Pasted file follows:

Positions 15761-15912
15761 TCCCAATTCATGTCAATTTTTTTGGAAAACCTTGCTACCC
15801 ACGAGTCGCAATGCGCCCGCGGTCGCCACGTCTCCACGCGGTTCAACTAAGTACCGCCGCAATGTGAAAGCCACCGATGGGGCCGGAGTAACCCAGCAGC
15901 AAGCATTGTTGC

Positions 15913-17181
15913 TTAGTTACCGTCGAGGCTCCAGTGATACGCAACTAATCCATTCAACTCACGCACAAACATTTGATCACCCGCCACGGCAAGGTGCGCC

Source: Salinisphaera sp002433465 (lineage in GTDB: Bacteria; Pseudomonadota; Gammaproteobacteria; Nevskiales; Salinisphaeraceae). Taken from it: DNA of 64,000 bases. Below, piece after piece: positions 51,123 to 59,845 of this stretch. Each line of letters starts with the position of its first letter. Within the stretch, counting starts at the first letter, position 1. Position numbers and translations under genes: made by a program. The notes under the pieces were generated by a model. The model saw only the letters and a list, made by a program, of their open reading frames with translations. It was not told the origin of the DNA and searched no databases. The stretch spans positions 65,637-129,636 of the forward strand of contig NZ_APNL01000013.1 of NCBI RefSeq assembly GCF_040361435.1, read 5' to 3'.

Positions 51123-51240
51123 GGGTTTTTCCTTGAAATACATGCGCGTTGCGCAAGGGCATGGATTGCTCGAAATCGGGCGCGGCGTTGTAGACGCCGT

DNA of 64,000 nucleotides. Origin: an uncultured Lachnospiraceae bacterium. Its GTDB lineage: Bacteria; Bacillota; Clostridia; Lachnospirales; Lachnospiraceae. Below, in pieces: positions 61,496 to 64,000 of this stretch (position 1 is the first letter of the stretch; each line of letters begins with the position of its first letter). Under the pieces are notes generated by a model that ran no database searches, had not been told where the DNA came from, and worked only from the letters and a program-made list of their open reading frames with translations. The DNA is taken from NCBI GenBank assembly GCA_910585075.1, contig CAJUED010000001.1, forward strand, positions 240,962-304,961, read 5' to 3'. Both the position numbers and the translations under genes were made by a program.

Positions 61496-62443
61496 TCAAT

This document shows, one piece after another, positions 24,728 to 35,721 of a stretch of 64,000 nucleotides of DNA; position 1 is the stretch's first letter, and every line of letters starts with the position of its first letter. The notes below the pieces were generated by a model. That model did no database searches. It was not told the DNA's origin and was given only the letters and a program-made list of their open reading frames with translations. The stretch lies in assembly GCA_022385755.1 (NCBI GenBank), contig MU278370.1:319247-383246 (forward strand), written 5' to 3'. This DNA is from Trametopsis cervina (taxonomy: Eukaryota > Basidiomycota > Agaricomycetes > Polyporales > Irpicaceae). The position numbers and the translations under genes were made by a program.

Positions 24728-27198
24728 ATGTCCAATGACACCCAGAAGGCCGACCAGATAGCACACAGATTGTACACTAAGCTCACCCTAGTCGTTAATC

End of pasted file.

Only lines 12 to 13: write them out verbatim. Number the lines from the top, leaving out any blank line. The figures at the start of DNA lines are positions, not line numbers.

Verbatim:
61496 TCAAT

This document shows, one piece after another, positions 24,728 to 35,721 of a stretch of 64,000 nucleotides of DNA; position 1 is the stretch's first letter, and every line of letters starts with the position of its first letter. The notes below the pieces were generated by a model. That model did no database searches. It was not told the DNA's origin and was given only the letters and a program-made list of their open reading frames with translations. The stretch lies in assembly GCA_022385755.1 (NCBI GenBank), contig MU278370.1:319247-383246 (forward strand), written 5' to 3'. This DNA is from Trametopsis cervina (taxonomy: Eukaryota > Basidiomycota > Agaricomycetes > Polyporales > Irpicaceae). The position numbers and the translations under genes were made by a program.